I know you have seen and read about the Myles Garrett/Mason Rudolph incident in abundance by now. Much of what I have heard and read has fallen into one of three buckets:
- Condemnation of Garrett: What he did was criminal in any other setting and he is lucky he did not maim or even kill Rudolph by his actions.
- Attempted mind reading: What action(s) by either party caused this scene to spin so far out of the norm.
- Seeking a precedent: Rehashing the John Roseboro/Juan Marichal free-for-all from the 1960s
Rather than add to any of that, let me point you to a column written by Jerry Brewer in the Washington Post. It is a bit different than anything that falls into any of the categories above and it is extremely well written. Here is the link; I recommend you read it in its entirety.
Reacting to the revelations that the Houston Astros were stealing signals during the 2017 season – and post-season – Dwight Perry offered suggestions for remakes of some of the classic movies about baseball over the weekend in the Seattle Times:
“Cameras in the Outfield”
“Bang the Can Slowly”
To which, might I add:
- A Cabal of their Own
- Bullpen of Spies
- The Shame of the Astros
Another story that has gotten a ton of exposure recently involves the NCAA and Memphis’ prize recruit James Wiseman. The NCAA ruling is that Wiseman is ineligible because his family got $11,500 to help fund their move to Memphis while Wiseman was still in high school. If indeed that happened without any other circumstances surrounding the “transaction”, the NCAA’s ruling is certainly consistent with its rules governing recruitment of athletes. However, there is an aspect to this story that doesn’t ring true to me; someone needs to explain this to me:
- The allegation is that the $11,500 money-transfer came to the Wiseman family from Penny Hardaway, who – wait for it – is the head basketball coach at Memphis University.
So, riddle me this… If there is sufficient evidence of this improper transfer of money to support an NCAA finding that James Wiseman is ineligible, why is Penny Hardaway not doubly to blame here? After all, Hardaway is an adult and presumably recognizes the impropriety here. I simply do not understand this one…
In yesterday’s Washington Post, there was a report that the ESPN program, High Noon, “faces an uncertain future at the evolving network. High Noon is high brow discussion of sports issues; it is the antithesis of First Take; on an intellectual scale, it is 5 levels above Get Up! The hosts are Pablo S. Torre and Bomani Jones; you can listen to either of them in settings other than their own program and you will conclude immediately that they come at whatever the topic may be from a different starting point than most other commentators. Here is my analogy:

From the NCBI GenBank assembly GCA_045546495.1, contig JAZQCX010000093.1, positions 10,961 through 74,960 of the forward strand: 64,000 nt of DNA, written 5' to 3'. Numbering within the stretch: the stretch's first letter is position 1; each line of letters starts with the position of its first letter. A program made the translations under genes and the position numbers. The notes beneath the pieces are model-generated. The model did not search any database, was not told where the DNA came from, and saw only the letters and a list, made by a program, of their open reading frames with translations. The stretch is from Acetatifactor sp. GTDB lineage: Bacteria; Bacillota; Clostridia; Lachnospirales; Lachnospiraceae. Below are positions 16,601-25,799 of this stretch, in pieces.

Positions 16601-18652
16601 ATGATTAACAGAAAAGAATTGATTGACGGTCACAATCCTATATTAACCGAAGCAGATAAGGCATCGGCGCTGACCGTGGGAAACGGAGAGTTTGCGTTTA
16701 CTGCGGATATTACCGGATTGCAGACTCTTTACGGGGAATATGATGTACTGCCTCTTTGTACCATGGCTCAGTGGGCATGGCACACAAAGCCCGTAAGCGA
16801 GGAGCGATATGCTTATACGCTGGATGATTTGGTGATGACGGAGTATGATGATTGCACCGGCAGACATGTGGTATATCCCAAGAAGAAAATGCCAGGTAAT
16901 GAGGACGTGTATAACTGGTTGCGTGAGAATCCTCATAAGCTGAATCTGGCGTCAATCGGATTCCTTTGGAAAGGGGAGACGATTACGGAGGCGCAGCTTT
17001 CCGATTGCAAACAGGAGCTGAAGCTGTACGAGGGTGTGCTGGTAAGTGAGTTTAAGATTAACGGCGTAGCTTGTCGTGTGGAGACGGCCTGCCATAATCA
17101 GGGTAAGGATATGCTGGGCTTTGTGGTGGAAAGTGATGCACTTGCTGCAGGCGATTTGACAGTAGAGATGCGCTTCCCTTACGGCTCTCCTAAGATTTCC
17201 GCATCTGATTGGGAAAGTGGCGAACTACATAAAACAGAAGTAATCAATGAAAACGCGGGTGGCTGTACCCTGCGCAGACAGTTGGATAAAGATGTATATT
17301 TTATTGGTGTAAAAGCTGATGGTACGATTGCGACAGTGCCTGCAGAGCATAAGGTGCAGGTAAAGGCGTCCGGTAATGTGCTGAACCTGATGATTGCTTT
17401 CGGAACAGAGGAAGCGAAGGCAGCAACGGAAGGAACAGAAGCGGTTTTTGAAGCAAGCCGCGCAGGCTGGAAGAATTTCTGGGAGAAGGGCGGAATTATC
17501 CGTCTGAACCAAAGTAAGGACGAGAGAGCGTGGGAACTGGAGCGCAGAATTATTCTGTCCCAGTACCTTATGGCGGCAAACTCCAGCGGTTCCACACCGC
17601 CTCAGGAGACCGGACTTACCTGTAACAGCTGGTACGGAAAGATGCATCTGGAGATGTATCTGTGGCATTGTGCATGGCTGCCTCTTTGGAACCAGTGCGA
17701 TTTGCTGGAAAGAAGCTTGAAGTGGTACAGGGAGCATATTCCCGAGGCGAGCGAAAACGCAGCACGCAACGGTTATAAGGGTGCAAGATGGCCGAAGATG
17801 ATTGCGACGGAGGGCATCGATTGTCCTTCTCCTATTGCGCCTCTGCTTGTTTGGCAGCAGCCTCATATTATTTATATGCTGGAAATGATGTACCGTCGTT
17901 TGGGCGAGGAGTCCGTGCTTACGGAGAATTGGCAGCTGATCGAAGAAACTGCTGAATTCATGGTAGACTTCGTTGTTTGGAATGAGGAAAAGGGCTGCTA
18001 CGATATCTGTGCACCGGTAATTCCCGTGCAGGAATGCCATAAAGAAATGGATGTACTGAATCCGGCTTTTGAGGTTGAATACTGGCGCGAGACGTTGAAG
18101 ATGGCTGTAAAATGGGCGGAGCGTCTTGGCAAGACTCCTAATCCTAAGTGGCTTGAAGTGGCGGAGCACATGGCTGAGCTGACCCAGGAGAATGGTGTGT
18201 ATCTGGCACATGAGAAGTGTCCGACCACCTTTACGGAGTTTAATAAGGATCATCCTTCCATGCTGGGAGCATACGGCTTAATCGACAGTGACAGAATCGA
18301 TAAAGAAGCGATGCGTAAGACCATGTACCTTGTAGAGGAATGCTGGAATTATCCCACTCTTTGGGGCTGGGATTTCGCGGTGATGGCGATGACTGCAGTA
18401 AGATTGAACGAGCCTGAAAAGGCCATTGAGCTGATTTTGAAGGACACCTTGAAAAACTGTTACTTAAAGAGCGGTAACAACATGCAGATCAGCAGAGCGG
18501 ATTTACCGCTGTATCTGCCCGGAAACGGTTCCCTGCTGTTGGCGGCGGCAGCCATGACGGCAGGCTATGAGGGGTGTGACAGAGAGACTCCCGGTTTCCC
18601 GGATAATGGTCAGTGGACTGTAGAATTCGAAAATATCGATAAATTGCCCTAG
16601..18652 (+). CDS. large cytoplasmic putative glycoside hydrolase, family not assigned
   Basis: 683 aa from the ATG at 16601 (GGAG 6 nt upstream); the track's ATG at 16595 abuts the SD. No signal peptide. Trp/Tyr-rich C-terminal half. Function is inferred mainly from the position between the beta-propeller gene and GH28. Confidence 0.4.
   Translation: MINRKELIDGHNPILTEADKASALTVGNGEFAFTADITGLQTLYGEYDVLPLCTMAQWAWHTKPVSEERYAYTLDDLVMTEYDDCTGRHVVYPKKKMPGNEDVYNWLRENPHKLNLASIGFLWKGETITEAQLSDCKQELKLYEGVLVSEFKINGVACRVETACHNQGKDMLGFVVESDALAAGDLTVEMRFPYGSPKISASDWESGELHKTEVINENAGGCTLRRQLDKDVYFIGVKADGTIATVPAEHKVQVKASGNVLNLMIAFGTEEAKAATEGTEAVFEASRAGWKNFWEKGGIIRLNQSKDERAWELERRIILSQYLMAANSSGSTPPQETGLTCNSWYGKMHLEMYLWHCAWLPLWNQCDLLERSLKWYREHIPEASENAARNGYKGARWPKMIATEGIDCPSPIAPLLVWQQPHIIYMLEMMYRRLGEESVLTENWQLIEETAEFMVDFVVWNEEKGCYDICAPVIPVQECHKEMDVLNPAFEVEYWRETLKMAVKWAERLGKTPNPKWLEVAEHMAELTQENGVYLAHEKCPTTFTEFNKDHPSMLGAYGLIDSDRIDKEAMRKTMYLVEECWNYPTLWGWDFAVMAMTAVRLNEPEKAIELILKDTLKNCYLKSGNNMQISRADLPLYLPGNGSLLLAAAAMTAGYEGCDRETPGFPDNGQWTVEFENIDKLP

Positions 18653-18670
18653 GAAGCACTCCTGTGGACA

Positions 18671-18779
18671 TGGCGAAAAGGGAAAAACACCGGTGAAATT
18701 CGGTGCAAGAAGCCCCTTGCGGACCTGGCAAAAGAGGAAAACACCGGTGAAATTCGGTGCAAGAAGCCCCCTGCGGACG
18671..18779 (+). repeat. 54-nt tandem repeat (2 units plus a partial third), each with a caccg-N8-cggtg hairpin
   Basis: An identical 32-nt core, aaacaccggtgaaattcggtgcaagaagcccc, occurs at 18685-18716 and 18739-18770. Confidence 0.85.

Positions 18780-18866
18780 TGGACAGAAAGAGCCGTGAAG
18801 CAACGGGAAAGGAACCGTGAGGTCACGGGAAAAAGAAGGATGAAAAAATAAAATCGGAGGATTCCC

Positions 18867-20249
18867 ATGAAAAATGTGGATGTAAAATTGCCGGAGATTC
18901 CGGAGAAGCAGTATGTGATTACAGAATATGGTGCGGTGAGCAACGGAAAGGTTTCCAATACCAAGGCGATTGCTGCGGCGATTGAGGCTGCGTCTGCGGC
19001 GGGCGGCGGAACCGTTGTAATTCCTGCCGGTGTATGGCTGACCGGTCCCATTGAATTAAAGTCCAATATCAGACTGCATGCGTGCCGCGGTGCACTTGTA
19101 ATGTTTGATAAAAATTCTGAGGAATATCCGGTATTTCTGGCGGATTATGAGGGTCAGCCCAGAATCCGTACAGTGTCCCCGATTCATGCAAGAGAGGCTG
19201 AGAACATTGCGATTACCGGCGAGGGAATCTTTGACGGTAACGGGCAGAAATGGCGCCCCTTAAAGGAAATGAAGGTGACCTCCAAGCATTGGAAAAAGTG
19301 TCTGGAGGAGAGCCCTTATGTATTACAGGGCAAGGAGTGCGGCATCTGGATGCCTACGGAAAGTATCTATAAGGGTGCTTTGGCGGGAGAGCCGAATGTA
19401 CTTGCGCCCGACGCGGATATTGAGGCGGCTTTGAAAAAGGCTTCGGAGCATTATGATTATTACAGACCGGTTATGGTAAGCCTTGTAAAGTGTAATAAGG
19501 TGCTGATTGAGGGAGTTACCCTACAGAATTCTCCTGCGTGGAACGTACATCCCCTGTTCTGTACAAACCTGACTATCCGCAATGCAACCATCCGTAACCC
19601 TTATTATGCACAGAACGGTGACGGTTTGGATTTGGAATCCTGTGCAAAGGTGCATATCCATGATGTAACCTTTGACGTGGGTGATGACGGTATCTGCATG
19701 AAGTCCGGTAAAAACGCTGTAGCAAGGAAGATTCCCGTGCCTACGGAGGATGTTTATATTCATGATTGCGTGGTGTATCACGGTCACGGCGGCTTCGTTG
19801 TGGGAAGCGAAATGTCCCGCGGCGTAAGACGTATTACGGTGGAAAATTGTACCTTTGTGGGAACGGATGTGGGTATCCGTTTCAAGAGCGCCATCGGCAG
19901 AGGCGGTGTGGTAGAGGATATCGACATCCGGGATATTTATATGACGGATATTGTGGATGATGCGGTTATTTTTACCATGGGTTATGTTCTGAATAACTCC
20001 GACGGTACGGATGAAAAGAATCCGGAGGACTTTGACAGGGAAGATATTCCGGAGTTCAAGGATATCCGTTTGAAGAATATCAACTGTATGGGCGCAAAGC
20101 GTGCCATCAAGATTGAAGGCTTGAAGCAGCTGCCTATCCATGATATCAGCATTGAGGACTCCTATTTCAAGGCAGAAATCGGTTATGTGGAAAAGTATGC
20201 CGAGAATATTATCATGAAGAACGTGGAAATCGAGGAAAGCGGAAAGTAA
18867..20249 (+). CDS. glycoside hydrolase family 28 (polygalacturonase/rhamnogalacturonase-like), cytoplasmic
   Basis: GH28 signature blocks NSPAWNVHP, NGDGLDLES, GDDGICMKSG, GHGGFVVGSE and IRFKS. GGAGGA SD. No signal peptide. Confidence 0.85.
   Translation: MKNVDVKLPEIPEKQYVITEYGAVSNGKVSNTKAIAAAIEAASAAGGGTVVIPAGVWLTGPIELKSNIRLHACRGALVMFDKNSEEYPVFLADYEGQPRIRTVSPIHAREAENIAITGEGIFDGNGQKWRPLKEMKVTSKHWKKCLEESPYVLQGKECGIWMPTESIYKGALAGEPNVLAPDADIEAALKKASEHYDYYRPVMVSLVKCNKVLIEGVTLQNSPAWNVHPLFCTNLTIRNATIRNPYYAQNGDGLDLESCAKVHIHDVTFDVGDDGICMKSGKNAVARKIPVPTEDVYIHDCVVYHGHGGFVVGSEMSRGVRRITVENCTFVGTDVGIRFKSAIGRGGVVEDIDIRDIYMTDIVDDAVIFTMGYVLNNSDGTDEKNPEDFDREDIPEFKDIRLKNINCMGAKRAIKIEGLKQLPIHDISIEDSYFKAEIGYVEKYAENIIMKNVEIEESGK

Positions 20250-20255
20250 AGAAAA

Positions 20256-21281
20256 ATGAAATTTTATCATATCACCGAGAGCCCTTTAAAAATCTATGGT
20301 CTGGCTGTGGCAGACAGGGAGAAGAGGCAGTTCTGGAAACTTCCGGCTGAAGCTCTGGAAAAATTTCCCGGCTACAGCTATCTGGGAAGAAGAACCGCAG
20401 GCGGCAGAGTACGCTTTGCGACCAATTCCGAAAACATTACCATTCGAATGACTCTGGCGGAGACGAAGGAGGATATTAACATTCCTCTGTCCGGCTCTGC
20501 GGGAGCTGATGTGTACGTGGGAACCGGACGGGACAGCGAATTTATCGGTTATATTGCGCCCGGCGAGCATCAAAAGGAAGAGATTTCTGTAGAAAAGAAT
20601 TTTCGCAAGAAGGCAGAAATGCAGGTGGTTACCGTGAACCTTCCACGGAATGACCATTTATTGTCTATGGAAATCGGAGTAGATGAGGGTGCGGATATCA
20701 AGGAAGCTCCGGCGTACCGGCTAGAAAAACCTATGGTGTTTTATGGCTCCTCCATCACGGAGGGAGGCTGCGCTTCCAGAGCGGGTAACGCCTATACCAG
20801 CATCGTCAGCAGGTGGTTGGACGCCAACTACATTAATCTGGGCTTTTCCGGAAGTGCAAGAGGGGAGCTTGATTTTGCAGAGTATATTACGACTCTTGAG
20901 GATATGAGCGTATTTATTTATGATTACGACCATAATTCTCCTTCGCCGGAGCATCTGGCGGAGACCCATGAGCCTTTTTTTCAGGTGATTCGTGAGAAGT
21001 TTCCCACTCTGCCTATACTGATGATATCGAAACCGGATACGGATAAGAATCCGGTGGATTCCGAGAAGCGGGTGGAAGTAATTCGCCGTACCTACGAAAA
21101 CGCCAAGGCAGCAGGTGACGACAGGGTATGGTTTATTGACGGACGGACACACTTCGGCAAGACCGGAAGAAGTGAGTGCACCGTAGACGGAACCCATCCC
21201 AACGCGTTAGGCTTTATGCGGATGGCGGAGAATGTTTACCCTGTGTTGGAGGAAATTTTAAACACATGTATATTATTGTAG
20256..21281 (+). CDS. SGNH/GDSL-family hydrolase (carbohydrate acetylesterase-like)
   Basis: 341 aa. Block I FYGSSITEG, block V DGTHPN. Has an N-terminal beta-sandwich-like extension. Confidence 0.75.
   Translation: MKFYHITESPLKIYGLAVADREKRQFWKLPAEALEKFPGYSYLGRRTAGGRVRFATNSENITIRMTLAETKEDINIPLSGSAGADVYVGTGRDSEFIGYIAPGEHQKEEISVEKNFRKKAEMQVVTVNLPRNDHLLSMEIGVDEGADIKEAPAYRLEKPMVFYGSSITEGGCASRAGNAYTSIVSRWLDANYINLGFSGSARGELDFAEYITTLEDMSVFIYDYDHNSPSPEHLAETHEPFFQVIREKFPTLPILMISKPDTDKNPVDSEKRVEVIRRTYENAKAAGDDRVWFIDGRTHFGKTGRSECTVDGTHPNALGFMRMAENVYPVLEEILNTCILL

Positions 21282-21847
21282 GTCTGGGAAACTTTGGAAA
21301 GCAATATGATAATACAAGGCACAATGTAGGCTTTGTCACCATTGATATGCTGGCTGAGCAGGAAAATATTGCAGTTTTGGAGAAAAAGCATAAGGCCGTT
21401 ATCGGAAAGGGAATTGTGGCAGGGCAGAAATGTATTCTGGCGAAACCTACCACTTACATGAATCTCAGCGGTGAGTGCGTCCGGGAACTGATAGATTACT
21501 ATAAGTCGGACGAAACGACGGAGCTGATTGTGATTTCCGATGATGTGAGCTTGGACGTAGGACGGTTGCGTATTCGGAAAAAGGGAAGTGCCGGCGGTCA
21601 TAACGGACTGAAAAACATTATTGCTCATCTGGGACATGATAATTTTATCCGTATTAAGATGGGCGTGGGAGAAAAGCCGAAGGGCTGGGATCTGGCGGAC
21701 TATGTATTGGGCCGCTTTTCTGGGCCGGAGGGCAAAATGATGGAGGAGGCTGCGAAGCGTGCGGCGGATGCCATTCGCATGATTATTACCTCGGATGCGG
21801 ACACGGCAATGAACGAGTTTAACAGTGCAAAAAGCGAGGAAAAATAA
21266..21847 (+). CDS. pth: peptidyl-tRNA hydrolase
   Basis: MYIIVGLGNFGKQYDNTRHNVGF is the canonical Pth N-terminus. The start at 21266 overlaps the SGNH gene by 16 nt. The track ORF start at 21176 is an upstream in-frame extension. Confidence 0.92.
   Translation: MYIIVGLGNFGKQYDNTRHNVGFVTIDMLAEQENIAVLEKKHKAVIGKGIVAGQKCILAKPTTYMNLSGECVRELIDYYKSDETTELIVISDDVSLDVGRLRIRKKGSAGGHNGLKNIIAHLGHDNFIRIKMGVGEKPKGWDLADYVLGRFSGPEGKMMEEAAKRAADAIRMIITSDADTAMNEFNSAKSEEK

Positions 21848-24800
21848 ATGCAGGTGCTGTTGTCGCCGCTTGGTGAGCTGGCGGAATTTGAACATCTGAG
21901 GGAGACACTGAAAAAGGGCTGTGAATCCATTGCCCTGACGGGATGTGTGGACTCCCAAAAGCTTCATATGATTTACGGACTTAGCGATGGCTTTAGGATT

- Two of ESPN’s college basketball voices are Dick Vitale and Jay Bilas. How long do you have to listen to them to reach the conclusion that these guys are “different from each other”?
According to the report in the Post, both Torre and Jones have contract renewals coming up next year and of the quartet of sports “debate” shows offered by ESPN in the late afternoon, High Noon draws the smallest audience. [Aside: The other three programs in question here are “Highly Questionable”, “Around the Horn” and “Pardon the Interruption”.]
Let me go on record here saying that I think High Noon is second only to Pardon the Interruption in that quartet of ESPN shows and I would miss it if it were to disappear. For the record, I would not even notice if Highly Questionable went the way of My Mother the Car. Moreover, if the poohbahs at ESPN even begin to wonder if Pardon the Interruption belongs on their airwaves, that will mean that the clan consisting of the likes of Stephen A. Smith, Skip Bayless and Michael Irvin have won the day. Should that become evident, I would have to scale back my consumption of sports on TV and restrict it to watching live games and replays of live games.
Finally, here is a definition from The Official Dictionary of Sarcasm:
Despair: An utter loss of hope; a feeling of uselessness. Often brought on through contact with a greeter at Walmart.
But don’t get me wrong, I love sports………
3 thoughts on “A Down Day …”
I have never been fond of mixing sports metaphors. Therefore, I recommend using the January 16, 1983 Lyle Alzado helmet toss. After all, this incident crfeated the rule by which Myles Garrett was judged.
While the NCAA is considering whether to punish Memphis and Penny Hardaway, Ga Tech is appealing harsh NCAA sanctions resulting from a booster giving a basketball recruit $300 to spend at a strip club.
Trying to find logic and reason in “NCAA-World” is like hitting yourself on the head with a hammer. It feels really good when you stop doing that!
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